The appropriate level of scrutiny to be applied to a challenged regulation is determined by the nature of the right or classification involved. Memorial Hospital v. Maricopa County, 415 U.S. 250, 253, 39 L. Ed. 2d 306, 94 S. Ct. 1076 (1974). When the regulation "impermissibly interferes with the exercise of a fundamental right or operates to the peculiar disadvantage of a suspect class," then strict scrutiny is to be applied. Massachusetts Board of Retirement v. Murgia, 427 U.S. 307, 312, 49 L. Ed. 2d 520, 96 S. Ct. 2562 (1976); San Antonio School District v. Rodriguez, 411 U.S. 1, 17, 36 L. Ed. 2d 16, 93 S. Ct. 1278 (1973). Under the strict scrutiny standard, a statutory classification cannot be upheld "unless it is supported by sufficiently important state interests and is closely tailored to effectuate only those interests." Zablocki v. Redhail, 434 U.S. 374, 388, 54 L. Ed. 2d 618, 98 S. Ct. 673 (1978).

 The right to marry is fundamental. Zablocki, 434 U.S. at 383; Loving v. Virginia, 388 U.S. 1, 12, 18 L. Ed. 2d 1010, 87 S. Ct. 1817 (1967). The threshold issue here is whether Section 795.11 "directly and substantially interferes" with the right. Zablocki, 434 U.S. at 387. Only then is strict scrutiny appropriate.

 In drawing the line between cases where state regulation "directly and substantially interferes" with the right to marry and those where it does not, the courts have distinguished between state action that attempts to affect an individual's decision to enter into a marital relationship and legislation or regulations that merely set up classifications for state benefits based on marital status. See Zablocki, 434 U.S. at 386 (citing Califano v. Jobst, 434 U.S. 47, 55 n.12, 54 L. Ed. 2d 228, 98 S. Ct. 95 n.12 (1977)); id. 434 U.S. at 403-04 (Stevens, J., concurring in judgment). Heightened scrutiny is mandated where the government has directed that a person "may only marry if," for example, she obtains the state's permission, Zablocki, 434 U.S. 374, 54 L. Ed. 2d 618, 98 S. Ct. 673, *fn2" Israel v. Immigration and Naturalization Service, 785 F.2d 738 (9th Cir. 1986), *fn3" is able to pay a filing fee, see Zablocki, 434 U.S. at 387; see also Boddie v. Connecticut, 401 U.S. 371, 28 L. Ed. 2d 113, 91 S. Ct. 780 (1971), *fn4" or is of a certain race. Loving, 388 U.S. 1, 18 L. Ed. 2d 1010, 87 S. Ct. 1817 (miscegenation). *fn5" Where, however, the government has classified state benefits, such as employment *fn6" and welfare benefits, *fn7" or state burdens, such as taxes, *fn8" on the basis of marital status, strict scrutiny is not warranted. Jobst, 434 U.S. 47, 54 L. Ed. 2d 228, 98 S. Ct. 95. *fn9" The distinction is more than semantic; it is based on the principle that the Constitution protects individuals from intentional state action that interferes in the privacy and family interests that make certain marital decisions fundamentally important. Zablocki, 434 U.S. at 387 n.12; Moran v. Beyer, 734 F.2d 1245, 1246 (7th Cir. 1984). *fn10"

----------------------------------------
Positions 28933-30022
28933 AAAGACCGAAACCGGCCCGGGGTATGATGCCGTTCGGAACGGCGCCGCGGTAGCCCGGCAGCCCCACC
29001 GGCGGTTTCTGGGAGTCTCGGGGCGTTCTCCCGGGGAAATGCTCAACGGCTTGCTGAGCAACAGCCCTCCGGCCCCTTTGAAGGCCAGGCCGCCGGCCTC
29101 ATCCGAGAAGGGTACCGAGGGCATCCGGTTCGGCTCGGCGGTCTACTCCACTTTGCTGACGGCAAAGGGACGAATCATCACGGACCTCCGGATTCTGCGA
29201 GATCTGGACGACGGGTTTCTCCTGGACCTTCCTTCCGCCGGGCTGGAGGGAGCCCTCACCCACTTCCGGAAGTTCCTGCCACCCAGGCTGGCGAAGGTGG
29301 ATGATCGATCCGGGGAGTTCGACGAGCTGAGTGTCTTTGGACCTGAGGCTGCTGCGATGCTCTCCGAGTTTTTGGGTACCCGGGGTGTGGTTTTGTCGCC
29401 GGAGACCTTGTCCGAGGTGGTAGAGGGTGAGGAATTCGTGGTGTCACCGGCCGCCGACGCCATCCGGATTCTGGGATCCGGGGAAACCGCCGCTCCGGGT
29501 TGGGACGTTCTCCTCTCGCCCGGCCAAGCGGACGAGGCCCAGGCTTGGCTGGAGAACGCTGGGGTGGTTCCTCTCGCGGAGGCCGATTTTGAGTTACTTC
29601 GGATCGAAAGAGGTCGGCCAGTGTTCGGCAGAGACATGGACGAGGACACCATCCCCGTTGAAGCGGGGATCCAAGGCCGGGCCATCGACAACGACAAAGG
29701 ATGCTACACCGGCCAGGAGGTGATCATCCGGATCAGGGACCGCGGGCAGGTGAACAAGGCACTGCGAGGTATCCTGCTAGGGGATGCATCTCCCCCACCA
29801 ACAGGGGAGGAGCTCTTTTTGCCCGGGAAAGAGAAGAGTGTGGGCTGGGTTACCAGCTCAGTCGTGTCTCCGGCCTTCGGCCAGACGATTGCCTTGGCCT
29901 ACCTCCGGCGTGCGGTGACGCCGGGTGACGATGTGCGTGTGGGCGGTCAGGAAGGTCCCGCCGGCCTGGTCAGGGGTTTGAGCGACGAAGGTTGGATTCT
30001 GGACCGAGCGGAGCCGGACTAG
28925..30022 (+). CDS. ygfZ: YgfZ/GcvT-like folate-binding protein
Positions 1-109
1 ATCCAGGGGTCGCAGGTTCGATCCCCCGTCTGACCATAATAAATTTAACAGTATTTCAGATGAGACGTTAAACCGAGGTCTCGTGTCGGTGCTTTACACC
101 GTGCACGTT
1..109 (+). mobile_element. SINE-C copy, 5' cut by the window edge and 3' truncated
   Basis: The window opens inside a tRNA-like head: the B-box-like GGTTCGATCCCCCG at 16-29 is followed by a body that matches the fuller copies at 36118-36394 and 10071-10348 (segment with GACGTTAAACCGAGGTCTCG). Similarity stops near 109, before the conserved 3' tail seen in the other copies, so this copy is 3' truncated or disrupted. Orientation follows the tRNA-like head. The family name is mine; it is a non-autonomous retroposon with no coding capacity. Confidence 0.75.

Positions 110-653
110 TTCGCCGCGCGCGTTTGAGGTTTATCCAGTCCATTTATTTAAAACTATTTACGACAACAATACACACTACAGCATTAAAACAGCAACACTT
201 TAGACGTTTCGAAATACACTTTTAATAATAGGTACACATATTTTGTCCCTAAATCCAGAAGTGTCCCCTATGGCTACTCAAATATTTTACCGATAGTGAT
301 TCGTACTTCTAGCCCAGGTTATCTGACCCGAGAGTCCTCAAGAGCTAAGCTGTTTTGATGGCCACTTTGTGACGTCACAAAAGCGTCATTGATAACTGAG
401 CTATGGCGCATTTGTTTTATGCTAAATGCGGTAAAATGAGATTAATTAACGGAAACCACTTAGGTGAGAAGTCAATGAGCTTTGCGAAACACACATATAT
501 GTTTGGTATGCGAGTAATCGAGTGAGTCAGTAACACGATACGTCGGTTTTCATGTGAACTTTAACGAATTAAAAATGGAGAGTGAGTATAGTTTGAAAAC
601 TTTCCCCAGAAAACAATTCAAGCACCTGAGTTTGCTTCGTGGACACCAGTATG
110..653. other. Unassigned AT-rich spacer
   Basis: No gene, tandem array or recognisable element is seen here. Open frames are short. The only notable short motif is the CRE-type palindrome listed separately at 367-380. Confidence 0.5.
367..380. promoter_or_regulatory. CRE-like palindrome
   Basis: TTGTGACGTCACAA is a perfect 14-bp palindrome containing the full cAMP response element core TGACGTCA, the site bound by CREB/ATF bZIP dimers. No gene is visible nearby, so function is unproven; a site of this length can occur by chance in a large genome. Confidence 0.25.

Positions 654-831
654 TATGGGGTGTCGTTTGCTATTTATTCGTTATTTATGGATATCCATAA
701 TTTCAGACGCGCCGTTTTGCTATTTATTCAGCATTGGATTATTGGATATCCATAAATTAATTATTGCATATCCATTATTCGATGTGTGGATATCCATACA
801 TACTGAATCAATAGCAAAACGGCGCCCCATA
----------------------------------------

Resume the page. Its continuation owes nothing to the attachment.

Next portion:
The husband-wife rule does not prohibit or condition the right to marry on any test created by the government. Instead, it classifies beneficiaries of a federal program based on marital status. It is not, therefore, the type of regulation where the Supreme Court has applied strict scrutiny. The Tenth Circuit reached this same conclusion in a similar challenge to Section 795.11 seven years ago. In Martin v. Bergland, 639 F.2d 647 (10th Cir. 1981), the court concluded that "Section 795.11 is not such a direct and substantial burden on appellants' freedom to marry that it should be strictly scrutinized." Id. at 649. Merely because the statute may deter some people from getting married or burden some who do marry, Jobst, 434 U.S. at 54, or encourages couples to modify their living arrangements, Bowen v. Gilliard, 483 U.S. 587, 107 S. Ct. 3008, 3017 n.8, 97 L. Ed. 2d 485 (1987), Sturgell v. Creasy, 640 F.2d 843, 853 (6th Cir. 1981), does not render it a direct and substantial interference with the freedom to marry. While the regulation may well, as plaintiff contends, "deprive[] women of significant financial agricultural income, and in some instances, the viability of their farming operation, solely on the basis of whether or not they choose to marry," Plaintiff's Motion for Summary Judgment, at 7, this regulatory interference is not sufficiently direct to invoke strict scrutiny.